The twenty-six-year-old Harris was reportedly pressurizing a plastic keg as part of a cleaning process when it exploded, sending him to the hospital with life-threatening injuries. Harris would later die of the injuries at Portsmouth Regional Hospital.
The federal Occupational Safety and Health Administration (OSHA) is still investigating the incident.
Below is the latest…
On Tuesday, April 24, 2012, a tragic accident at the Redhook Brewery in Portsmouth, NH claimed the life of Ben Harris, a member of the Redhook Brewery team. Craft Brew Alliance is conducting an internal investigation and is cooperating with OSHA as the organization conducts its own investigation. Although we are still awaiting conclusions from OSHA, we recognize the importance of sharing information about the accident with the brewing industry in hopes of preventing similar accidents. This investigation has been especially difficult because there were no witnesses to the accident. However, based on our investigation and findings thus far, we currently believe that:
- The plastic keg involved in the accident was delivered to the brewery as part of a delivery of empty keg returns.
- The plastic keg involved in the accident was not owned by us.
- It is common for the Redhook Brewery and others in the industry to receive a certain number of other brewers’ kegs as part of deliveries of empty keg returns.
- CBA does not use plastic kegs.
- We believe that Ben Harris may have been engaged in performing the process of emptying the keg prior to stacking it on a pallet.
- As with our own kegs, when we receive kegs that we do not own we often empty them using compressed air and a Sankey tapping device.
- We empty the kegs in order to increase their stability when stacked on a pallet prior to being returned to their respective owners.
- For years, this process for emptying kegs has been performed without incident in a substantially identical manner at the Redhook Brewery and all of our other breweries.
- The explosion split the keg around the middle seam where the two halves were joined.
- The explosion split the keg into two pieces.
- The keg was not clearly marked with a manufacturer’s name.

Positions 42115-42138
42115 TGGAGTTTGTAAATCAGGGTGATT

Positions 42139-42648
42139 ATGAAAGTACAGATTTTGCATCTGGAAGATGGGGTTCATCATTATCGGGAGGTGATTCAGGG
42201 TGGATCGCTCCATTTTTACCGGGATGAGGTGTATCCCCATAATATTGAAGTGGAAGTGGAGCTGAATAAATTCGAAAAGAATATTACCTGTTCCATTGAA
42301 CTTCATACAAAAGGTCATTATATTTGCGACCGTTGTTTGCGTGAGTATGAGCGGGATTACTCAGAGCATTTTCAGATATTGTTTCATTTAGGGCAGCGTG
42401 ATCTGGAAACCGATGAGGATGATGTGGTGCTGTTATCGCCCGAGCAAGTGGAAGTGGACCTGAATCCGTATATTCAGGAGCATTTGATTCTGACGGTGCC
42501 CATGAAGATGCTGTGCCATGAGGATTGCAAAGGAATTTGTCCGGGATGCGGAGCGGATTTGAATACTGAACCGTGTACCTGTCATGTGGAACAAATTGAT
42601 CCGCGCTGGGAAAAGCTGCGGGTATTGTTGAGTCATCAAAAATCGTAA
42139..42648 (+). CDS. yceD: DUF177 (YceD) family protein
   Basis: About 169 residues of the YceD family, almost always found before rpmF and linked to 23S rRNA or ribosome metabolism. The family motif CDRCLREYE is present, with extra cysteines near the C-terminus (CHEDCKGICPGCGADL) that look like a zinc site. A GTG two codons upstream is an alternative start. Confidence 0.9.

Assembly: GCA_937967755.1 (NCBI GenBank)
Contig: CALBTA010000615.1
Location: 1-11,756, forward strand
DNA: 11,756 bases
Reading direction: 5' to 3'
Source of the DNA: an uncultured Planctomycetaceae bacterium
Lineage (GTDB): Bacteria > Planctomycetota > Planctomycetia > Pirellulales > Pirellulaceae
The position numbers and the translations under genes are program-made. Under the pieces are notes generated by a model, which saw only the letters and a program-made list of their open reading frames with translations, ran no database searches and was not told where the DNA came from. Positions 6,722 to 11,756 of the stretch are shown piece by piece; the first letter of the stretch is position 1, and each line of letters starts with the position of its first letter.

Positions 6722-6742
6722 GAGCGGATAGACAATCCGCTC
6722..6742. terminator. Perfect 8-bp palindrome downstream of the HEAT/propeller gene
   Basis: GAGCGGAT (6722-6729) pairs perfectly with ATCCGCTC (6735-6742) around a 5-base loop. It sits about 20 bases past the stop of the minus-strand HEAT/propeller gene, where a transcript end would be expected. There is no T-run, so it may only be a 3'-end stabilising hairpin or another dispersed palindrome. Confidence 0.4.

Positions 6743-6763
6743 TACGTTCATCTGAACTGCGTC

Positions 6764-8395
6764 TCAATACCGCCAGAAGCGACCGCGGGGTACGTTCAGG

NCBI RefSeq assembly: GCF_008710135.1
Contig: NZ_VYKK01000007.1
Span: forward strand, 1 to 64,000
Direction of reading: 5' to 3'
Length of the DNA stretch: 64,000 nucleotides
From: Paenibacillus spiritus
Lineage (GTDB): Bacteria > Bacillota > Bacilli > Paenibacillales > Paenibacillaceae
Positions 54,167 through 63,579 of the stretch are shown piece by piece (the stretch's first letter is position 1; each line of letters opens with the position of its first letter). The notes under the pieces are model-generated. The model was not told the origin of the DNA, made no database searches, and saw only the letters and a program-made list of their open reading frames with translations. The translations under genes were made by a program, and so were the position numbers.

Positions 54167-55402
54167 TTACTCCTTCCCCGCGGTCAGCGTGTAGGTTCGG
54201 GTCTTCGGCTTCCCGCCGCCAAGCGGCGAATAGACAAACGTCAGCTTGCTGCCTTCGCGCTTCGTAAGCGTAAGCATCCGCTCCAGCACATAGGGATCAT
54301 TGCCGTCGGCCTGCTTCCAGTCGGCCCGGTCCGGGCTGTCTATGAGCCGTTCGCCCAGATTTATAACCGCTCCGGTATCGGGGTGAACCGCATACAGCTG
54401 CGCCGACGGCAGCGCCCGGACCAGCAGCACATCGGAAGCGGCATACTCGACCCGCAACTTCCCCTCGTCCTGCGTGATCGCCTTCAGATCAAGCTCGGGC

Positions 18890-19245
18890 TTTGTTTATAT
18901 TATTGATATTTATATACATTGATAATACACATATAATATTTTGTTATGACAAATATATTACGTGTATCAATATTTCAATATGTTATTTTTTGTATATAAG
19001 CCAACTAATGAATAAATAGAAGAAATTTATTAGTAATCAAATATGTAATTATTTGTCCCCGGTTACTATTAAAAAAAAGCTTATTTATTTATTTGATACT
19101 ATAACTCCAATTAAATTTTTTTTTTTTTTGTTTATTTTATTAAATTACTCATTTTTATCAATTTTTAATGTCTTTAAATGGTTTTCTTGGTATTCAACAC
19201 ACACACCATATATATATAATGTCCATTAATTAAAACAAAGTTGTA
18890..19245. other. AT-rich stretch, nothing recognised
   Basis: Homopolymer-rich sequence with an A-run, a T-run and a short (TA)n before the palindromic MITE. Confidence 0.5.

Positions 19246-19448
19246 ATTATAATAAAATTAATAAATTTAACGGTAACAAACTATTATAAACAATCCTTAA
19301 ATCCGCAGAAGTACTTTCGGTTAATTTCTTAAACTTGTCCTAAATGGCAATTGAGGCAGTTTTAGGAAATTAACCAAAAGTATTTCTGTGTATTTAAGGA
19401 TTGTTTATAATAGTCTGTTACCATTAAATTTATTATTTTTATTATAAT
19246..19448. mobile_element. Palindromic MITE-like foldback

- We have contacted the company that we believe manufactured the keg.
- Material portions of OSHA’s investigation and findings will be publicly available after OSHA has completed its investigation.
Unfortunately, we have not yet determined the exact cause of the failure and we do not know definitively what caused the plastic keg to explode. As a result, we have invested in an independent investigator to assess the keg and equipment involved in the accident. Because there were no witnesses, we may not be able to ascertain the exact cause, even after we have completed our investigations.
In the meantime, CBA remains committed to safety at all four of our brewery locations. Our safety manager and local safety coordinators continue to hold monthly on-site meetings with each of our brewing and operations teams. Ongoing training remains a top priority for our team. Additionally, we are making capital investments this year to improve safety as a result of our annual safety audits. We are also retaining outside safety consultants with brewing industry experience to perform safety audits beyond those we had planned prior to this accident. We will continue to work towards improving safety at all brewery locations to ensure that we provide the safest work environment possible for all of our employees.
As our team continues to grieve with the family after losing Ben, we want to thank the craft beer and brewing communities for the continued support and patience during this difficult time. In the coming weeks, our team will brew and release a memorial beer to celebrate Ben’s life and help support his family. More than anything, we hope that the information we’re able to share in the wake of this tragic accident contributes to greater awareness about safety and to safer work environments throughout the industry.